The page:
The error that is introduced by too small a blood pressure cuff is a reading that is too high and the error can be 50 mm and this is not rare. ...
Too large a cuff introduces the opposite error, an artificially low reading but not nearly the magnitude of the too small cuff error.
Disclaimer, I haven't reviewed the material too closely on the site I quoted, so it's likely they're trying to sell something. But their summary is in alignment with other non-commercial sites I've found.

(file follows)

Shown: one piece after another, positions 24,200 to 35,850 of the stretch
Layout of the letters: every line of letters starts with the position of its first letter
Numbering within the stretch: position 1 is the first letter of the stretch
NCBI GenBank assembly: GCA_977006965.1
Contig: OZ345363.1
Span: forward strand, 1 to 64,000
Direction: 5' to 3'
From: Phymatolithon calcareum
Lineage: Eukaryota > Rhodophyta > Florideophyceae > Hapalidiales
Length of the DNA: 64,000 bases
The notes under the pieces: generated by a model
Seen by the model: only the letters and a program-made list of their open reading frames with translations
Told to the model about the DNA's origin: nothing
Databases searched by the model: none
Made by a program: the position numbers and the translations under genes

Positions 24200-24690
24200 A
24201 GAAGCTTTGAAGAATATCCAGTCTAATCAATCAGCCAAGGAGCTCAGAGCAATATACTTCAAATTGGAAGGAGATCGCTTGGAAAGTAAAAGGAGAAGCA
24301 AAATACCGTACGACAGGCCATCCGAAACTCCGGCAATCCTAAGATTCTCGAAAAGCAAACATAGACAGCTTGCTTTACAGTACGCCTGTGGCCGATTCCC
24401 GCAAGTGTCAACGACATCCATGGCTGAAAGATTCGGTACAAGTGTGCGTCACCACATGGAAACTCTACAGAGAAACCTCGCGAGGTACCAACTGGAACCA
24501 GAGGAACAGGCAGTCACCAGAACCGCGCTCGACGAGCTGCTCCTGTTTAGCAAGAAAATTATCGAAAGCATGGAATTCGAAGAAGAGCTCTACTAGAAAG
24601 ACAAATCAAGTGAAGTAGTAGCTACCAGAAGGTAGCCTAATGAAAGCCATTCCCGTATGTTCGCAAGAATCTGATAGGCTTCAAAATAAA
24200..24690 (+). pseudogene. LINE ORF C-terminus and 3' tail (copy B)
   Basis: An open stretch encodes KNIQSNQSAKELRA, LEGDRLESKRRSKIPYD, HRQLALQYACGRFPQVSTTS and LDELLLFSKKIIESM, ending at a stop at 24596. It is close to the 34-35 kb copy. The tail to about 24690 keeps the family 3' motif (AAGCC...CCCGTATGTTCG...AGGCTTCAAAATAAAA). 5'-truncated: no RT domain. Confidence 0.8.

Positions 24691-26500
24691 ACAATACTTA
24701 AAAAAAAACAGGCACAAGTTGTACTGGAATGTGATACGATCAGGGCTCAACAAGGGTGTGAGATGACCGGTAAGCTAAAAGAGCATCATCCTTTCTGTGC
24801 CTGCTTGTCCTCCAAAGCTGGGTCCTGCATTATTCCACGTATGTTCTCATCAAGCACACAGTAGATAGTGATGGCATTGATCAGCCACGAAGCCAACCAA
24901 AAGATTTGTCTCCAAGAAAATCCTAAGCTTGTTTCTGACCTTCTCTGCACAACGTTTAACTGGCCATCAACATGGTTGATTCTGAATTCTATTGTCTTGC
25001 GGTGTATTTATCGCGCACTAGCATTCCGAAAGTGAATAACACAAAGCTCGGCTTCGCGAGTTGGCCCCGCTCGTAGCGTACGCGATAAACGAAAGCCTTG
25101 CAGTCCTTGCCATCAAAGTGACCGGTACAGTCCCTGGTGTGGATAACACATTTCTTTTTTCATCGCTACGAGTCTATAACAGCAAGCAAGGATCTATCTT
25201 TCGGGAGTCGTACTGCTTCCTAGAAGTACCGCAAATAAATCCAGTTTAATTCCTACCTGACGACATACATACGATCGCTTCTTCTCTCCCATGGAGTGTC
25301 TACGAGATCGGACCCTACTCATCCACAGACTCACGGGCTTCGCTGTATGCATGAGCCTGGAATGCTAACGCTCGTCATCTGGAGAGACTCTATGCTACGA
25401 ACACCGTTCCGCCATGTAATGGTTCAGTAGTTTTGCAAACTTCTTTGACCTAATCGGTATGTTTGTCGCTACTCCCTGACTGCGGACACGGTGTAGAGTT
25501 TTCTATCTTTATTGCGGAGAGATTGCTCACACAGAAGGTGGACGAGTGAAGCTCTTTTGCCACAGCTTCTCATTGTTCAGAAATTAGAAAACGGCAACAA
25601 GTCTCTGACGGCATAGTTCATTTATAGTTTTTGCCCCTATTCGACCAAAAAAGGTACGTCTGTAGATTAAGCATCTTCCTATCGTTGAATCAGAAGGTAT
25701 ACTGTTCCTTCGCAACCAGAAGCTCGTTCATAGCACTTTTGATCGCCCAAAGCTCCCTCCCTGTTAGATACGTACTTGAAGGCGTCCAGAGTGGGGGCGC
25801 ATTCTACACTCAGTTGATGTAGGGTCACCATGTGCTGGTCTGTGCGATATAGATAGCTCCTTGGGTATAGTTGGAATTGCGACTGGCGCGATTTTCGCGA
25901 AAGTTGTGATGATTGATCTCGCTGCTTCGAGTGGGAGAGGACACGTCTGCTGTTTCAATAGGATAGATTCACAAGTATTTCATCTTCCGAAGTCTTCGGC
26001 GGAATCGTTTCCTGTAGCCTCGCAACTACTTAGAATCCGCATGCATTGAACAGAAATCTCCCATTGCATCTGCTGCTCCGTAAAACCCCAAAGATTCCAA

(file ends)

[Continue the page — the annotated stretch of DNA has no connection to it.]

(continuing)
What I'd like to understand is why the blood pressure cuff size affects the measured reading.
From my simplistic understanding, a blood pressure cuff squeezes against the brachial artery.
The compression of the brachial artery temporarily stops blood flow and allows the practitioner to measure when flow commences again.
Assuming the cuff is large enough to stop blood flow, I would like to understand the physiological principles that are affecting the read measurement. And I think this is a valid engineering question as I'm interested in the interaction between the measuring device (blood pressure cuff) and the system being measured (blood pressure via the brachial artery). In other (much bigger) words, what biomedical engineering principle is at work to cause the measured blood pressure to differ?